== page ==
Emslie-Smith AM, Engel AG. Microvascular changes in early and advanced dermatomyositis: a quantitative study. Ann Neurol 1990;27:343–356.PubMedCrossRefGoogle Scholar
  8. 8.
    Estruch R, Grau JM, Fernandez-Sola J, Casademont J, Monforte R, Urbano-Marquez A. Microvascular changes in skeletal muscle in idiopathic inflammatory myopathy. Hum Pathol 1992;23:888–895.PubMedCrossRefGoogle Scholar
  9. 9.
    Figarella-Branger D, Civatte M, Bartoli C, Pellissier JF. Cytokines, chemokines, and cell adhesion molecules in inflammatory myopathies. Muscle Nerve 2003;28:659–682.PubMedCrossRefGoogle Scholar
  10. 10.
    Goebels N, Michaelis D, Engelhardt M, et al. Differential expression of perforin in muscle-infi ltrating T cells in polymyositis and dermatomyositis. J Clin Invest 1996; 97:2905–2910.PubMedCrossRefGoogle Scholar
  11. 11.
    O’Hanlon TP, Carrick DM, Arnett FC, et al. Immunogenetic risk and protective factors for the idiopathic inflammatory myopathies: distinct HLA-A,-B,-Cw,-DRB1 and-DQA1 allelic profi les and motifs defi ne clinicopathologic groups in Caucasians. Medicine (Baltimore) 2005;84:338–349.CrossRefGoogle Scholar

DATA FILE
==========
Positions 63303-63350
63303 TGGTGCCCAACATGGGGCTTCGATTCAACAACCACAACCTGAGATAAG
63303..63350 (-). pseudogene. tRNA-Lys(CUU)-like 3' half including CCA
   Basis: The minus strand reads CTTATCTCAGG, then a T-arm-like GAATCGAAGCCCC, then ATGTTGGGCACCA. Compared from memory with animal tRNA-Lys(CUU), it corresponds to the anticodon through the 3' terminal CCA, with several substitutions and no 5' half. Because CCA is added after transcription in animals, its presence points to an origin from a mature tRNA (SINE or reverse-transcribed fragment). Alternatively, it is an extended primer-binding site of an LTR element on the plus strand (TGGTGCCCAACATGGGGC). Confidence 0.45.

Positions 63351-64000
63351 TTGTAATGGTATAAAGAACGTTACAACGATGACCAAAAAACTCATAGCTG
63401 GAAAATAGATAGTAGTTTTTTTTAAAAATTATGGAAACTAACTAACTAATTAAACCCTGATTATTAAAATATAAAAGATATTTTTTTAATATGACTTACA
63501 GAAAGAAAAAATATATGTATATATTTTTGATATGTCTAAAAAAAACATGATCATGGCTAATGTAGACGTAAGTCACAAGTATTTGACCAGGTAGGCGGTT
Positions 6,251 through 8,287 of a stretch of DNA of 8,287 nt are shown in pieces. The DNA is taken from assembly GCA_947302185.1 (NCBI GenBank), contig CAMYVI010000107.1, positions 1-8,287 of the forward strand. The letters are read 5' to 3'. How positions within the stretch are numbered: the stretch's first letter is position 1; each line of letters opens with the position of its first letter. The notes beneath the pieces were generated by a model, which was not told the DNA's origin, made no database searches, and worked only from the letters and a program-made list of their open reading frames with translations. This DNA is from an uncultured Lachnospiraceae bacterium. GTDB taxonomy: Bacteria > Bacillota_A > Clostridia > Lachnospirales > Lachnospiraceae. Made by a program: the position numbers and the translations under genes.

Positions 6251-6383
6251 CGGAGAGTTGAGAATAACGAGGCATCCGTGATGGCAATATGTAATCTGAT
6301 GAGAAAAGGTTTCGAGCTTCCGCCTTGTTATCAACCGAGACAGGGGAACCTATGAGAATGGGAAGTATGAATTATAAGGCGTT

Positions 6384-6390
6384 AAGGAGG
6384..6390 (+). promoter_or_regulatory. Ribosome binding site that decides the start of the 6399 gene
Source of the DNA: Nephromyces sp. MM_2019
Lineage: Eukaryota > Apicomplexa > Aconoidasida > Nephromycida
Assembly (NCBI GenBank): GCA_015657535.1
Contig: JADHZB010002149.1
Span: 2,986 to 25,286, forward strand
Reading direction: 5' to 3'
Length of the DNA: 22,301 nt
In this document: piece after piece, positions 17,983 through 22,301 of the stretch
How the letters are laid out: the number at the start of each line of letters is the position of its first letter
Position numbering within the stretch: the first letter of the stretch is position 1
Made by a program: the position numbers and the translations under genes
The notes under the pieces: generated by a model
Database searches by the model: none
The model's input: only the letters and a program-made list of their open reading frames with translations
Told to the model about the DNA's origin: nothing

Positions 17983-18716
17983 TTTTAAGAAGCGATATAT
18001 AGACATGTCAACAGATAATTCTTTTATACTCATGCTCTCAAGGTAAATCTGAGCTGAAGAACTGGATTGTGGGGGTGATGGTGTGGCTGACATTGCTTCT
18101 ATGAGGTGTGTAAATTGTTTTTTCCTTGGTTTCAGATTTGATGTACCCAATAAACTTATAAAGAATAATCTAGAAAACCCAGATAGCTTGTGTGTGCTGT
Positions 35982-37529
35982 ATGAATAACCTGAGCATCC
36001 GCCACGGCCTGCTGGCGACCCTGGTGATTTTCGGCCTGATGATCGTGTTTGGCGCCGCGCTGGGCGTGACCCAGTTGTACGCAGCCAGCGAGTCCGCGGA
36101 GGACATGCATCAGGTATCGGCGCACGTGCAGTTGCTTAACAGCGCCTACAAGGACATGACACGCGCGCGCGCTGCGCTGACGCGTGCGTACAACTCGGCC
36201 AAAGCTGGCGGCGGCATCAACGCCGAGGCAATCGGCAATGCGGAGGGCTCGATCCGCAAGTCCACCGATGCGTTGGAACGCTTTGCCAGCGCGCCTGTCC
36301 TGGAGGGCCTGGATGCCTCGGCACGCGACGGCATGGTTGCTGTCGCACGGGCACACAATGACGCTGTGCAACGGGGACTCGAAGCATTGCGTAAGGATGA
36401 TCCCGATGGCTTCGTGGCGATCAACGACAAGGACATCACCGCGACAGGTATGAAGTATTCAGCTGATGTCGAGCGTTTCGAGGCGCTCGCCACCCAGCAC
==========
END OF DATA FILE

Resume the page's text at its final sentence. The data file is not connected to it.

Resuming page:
12. 12.
    Reed AM, Ytterberg SR. Genetic and environmental risk factors for idiopathic inflammatory myopathies. Rheum Dis Clin North Am 2002;28:891–916.PubMedCrossRefGoogle Scholar
  13. 13.
    O’Hanlon TP, Carrick DM, Targoff IN, et al. HLA-A,-B,-DRB1 and-DQA1 allelic profi les for the idiopathic inflammatory myopathies: distinct immunogenetic risk and protective factors distinguish European American patients with different myositis autoantibodies. Medicine 2006;85:111–127.PubMedCrossRefGoogle Scholar
  14. 14.
    Lyon MG, Bloch DA, Hollak B, Fries JF. Predisposing factors in polymyositis-dermatomyositis: results of a nationwide survey. J Rheumatol 1989;16:1218–1224.PubMedGoogle Scholar
  15. 15.
    Dalakas MC. Mechanisms of disease. Signaling pathways and immunobiology of inflammatory myopathies. Nat Clin Pract Rheumatol 2006;2:219–227.PubMedCrossRefGoogle Scholar
  16. 16.
    Nagaraju K, Rider LG, Fan C, et al. Endothelial cell activa-tion and neovascularization are prominent in dermato-myositis. J Autoimmune Dis 2006;3:2.PubMedCrossRefGoogle Scholar
  17. 17.